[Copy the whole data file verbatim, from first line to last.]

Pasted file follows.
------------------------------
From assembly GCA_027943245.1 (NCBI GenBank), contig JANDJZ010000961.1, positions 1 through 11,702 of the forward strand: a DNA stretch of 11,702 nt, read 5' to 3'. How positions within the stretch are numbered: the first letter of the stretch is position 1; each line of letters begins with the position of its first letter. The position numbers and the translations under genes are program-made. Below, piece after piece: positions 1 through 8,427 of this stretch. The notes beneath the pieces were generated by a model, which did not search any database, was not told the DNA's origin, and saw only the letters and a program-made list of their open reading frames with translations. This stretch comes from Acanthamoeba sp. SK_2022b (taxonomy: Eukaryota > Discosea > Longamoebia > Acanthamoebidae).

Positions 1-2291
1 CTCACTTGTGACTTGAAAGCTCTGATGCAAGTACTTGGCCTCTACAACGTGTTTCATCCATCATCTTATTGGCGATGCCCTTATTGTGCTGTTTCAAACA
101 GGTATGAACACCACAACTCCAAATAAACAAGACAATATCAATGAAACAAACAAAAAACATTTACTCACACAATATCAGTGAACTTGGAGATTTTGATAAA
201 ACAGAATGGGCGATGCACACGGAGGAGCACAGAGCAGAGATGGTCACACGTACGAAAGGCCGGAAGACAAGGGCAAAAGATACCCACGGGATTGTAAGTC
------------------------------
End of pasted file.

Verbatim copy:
From assembly GCA_027943245.1 (NCBI GenBank), contig JANDJZ010000961.1, positions 1 through 11,702 of the forward strand: a DNA stretch of 11,702 nt, read 5' to 3'. How positions within the stretch are numbered: the first letter of the stretch is position 1; each line of letters begins with the position of its first letter. The position numbers and the translations under genes are program-made. Below, piece after piece: positions 1 through 8,427 of this stretch. The notes beneath the pieces were generated by a model, which did not search any database, was not told the DNA's origin, and saw only the letters and a program-made list of their open reading frames with translations. This stretch comes from Acanthamoeba sp. SK_2022b (taxonomy: Eukaryota > Discosea > Longamoebia > Acanthamoebidae).

Positions 1-2291
1 CTCACTTGTGACTTGAAAGCTCTGATGCAAGTACTTGGCCTCTACAACGTGTTTCATCCATCATCTTATTGGCGATGCCCTTATTGTGCTGTTTCAAACA
101 GGTATGAACACCACAACTCCAAATAAACAAGACAATATCAATGAAACAAACAAAAAACATTTACTCACACAATATCAGTGAACTTGGAGATTTTGATAAA
201 ACAGAATGGGCGATGCACACGGAGGAGCACAGAGCAGAGATGGTCACACGTACGAAAGGCCGGAAGACAAGGGCAAAAGATACCCACGGGATTGTAAGTC